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P2

P2

Review by Jack Foley

IndieLondon Rating: 2 out of 5

THE best thing that can be said about Franck Kalfoun’s P2 is that at least it’s not a remake. In most other respects, however, it’s another lame entry into the overworked horror genre that squanders the best efforts of a decent cast and a premise with potential.

The P2 of the title refers to an underground parking level and it’s where dedicated officer worker Angela Bridges (Rachel Nichols) finds herself trapped by pyschotic Thomas (Wes Bentley) on Christmas Eve.

Tom is the car park attendant who has developed a secret obsession with Angela and, after drugging her and dressing her in a sexy white dress, wants nothing more than to share a Christmas supper in her company.

Understandably, Angela wants none of it and must find a way to escape her captor and his dog before the full extent of his madness becomes unleashed.

For the most part, Kalfoun’s movie functions as a psychological cat-and-mouse between captor and captive. And it’s a halfway decent effort on those terms.

But once Bentley’s motives become clear and he turns murderous upon one of Angela’s office colleagues who got too friendly in a lift, the film shifts gears and veers off course badly.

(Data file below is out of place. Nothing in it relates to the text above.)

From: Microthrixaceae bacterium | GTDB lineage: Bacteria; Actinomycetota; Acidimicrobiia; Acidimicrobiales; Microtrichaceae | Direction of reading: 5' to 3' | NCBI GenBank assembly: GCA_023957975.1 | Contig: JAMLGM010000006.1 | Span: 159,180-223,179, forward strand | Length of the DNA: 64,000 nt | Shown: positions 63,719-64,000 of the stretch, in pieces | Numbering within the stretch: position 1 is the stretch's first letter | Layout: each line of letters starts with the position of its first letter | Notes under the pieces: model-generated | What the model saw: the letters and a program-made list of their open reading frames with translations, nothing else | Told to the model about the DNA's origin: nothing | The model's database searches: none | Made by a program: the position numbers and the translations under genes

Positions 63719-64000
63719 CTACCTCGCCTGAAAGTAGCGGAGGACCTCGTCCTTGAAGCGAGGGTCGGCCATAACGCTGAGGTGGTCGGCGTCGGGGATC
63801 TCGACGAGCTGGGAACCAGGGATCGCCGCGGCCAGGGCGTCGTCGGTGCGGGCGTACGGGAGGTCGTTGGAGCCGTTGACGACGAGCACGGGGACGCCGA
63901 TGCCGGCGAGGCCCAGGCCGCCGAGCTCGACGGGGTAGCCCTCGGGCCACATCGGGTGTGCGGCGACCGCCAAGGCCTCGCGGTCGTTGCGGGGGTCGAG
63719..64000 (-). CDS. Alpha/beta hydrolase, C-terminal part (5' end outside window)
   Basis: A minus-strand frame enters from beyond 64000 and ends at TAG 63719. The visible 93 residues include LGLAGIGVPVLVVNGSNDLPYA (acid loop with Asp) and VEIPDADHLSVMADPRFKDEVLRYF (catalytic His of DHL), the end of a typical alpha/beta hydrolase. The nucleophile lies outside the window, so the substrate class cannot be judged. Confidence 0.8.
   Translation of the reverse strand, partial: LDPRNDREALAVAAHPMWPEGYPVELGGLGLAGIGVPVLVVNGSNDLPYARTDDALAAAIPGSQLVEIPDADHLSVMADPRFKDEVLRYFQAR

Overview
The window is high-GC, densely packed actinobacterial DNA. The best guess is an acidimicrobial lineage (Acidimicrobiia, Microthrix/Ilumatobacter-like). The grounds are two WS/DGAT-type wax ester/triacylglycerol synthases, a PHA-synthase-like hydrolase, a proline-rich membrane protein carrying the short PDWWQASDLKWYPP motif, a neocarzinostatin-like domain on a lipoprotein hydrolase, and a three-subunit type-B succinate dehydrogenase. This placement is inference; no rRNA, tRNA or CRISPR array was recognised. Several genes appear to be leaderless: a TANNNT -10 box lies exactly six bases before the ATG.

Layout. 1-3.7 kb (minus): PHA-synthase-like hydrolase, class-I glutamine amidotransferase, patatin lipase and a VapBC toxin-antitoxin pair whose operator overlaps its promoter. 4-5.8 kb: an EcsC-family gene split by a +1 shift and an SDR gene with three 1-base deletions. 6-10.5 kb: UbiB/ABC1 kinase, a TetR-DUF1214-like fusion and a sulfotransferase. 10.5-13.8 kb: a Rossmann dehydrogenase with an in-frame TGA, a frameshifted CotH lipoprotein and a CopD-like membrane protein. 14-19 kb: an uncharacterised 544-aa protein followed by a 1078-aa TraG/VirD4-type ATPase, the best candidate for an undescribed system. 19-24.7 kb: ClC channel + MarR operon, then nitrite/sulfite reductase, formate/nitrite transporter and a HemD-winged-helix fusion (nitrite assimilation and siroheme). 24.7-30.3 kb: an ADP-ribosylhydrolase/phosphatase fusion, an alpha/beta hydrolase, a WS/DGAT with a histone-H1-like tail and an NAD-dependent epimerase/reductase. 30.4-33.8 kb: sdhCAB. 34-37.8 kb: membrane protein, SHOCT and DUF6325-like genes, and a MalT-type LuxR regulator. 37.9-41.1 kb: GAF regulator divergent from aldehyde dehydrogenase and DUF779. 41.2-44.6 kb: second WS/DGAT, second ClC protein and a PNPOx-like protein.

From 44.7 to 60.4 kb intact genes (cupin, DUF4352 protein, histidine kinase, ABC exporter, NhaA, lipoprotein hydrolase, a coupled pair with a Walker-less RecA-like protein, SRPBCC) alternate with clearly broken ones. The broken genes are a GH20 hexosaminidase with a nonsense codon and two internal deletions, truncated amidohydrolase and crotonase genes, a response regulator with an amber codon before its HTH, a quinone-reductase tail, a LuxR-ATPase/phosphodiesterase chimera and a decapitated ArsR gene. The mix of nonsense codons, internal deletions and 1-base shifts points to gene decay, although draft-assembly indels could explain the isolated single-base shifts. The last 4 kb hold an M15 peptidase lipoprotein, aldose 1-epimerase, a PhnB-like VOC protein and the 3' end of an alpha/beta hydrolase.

The violence becomes unnecessarily gruesome and the scenarios increasingly strained, so that the limitations of the premise are evident for all to see.

By the time Bentley starts singing karaoke to Elvis Presley the film has lost all grip on logic or sanity and Kalfoun feels like he’s struggling to justify even the 98 minute running time.

Performance-wise, Nichols does well as the feisty heroine, mixing terror with determination to convincing effect and laying down some pretty convincing markers for future opportunities. But Bentley is short-changed by some lame character development that cannot prevent his Thomas from emerging as anything other than laughable.

Director Kalfoun, meanwhile, fails to sustain the tension needed to keep things from becoming a bore and then tries to compensate with some nasty lashings of violence. The end result is an unconvincing horror experience that you can’t wait to escape from yourself.

Certificate: 18
Running time: 1hr 38mins
UK DVD Release: September 29, 2008